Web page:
Racetams are a class of drugs that share a pyrrolidone nucleus. Some, such as piracetam, are considered nootropics. Some such as oxiracetam and phenylpiracetam are also stimulants. Others such as levetiracetam and seletracetam are anticonvulsants.
There is no universally accepted mechanism of action for racetams. Racetams generally show negligible affinity for common central nervous system receptors, but modulation of central neurotransmitters, including acetylcholine and glutamate, has been reported. Although aniracetam and nebracetam show affinity for muscarinic receptors, only nefiracetam demonstrates nanomolar interactions. Modification of membrane-located mechanisms of central signal transduction is another hypothesis.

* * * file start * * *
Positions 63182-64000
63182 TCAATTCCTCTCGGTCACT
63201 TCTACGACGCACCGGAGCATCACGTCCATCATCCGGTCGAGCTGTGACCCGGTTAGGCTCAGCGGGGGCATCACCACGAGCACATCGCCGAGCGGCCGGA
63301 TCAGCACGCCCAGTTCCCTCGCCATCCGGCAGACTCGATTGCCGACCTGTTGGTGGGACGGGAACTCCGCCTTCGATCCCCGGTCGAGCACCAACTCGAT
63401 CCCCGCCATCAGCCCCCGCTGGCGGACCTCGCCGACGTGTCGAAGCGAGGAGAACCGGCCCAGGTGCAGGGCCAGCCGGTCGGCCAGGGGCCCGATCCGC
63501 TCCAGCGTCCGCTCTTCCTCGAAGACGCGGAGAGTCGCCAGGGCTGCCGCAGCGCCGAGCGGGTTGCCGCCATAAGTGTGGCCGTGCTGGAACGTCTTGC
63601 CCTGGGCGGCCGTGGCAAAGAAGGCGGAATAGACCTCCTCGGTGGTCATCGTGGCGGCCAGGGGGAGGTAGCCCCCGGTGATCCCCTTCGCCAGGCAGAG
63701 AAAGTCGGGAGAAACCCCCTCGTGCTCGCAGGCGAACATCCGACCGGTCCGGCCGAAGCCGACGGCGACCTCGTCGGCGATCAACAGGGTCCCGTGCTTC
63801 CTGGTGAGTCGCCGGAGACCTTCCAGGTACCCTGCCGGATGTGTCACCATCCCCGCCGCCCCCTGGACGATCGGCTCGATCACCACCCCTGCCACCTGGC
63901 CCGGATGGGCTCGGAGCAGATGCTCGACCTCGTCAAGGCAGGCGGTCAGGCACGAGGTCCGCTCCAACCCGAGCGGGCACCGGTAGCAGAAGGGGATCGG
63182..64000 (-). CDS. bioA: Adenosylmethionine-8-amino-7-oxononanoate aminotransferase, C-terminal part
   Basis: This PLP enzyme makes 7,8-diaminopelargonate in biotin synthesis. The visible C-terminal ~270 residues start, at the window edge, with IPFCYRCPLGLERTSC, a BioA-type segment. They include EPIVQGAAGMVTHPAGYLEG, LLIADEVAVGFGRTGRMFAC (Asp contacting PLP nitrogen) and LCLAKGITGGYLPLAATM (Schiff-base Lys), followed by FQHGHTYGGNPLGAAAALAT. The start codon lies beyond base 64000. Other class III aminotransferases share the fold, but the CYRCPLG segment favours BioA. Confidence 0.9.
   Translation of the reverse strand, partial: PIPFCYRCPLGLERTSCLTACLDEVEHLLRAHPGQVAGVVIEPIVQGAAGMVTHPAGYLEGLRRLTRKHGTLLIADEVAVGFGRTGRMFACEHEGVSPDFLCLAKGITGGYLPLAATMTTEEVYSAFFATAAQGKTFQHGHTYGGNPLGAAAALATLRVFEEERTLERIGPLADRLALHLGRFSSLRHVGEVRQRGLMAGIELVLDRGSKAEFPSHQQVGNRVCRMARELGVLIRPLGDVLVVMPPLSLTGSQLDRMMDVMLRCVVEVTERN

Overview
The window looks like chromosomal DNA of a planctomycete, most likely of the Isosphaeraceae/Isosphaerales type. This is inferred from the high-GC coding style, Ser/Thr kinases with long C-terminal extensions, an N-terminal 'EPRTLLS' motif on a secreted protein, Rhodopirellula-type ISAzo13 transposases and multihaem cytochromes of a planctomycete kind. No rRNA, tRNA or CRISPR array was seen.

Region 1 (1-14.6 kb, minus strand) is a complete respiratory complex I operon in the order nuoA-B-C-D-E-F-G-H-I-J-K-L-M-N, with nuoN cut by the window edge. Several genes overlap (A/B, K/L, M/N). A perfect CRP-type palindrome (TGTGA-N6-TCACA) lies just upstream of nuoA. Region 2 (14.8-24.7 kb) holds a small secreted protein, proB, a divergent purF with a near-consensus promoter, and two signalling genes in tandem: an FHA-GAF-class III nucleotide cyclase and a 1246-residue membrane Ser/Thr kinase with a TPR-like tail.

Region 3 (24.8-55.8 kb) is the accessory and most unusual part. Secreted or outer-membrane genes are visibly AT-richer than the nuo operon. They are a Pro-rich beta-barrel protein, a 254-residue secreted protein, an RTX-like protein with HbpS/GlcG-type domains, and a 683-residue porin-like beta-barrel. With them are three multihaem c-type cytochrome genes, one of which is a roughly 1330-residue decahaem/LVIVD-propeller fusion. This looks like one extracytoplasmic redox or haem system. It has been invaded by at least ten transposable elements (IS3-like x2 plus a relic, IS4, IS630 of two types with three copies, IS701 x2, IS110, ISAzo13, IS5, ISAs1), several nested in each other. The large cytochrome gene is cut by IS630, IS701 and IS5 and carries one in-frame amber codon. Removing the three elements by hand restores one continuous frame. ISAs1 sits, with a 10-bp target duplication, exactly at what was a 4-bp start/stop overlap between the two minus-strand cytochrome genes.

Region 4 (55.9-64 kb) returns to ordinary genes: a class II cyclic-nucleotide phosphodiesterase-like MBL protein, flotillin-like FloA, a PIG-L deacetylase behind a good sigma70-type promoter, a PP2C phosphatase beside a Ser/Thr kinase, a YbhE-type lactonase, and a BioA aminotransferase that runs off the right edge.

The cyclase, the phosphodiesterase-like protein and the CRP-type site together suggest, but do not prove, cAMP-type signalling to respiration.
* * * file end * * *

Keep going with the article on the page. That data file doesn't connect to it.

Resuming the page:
Racetams are understood to work by activating glutamate receptors that are colocalized with cholinergic receptors, thus increasing the frequency of activation of the latter. Racetams are posited to enhance memory through interaction with cholinergic and glutamate receptors in the central nervous system.
In studies with aged rats, marked improvement has been observed in cognitive tasks in experimental groups given piracetam. Performance was further increased with piracetam combined with cholines. Evidence in studies with rats has indicated that the potency of piracetam is increased when administered with choline.
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The R-configuration enantiomers of methylphenylpiracetam are more active positive allosteric modulators of Sigma-1 receptor than S-configuration enantiomers.
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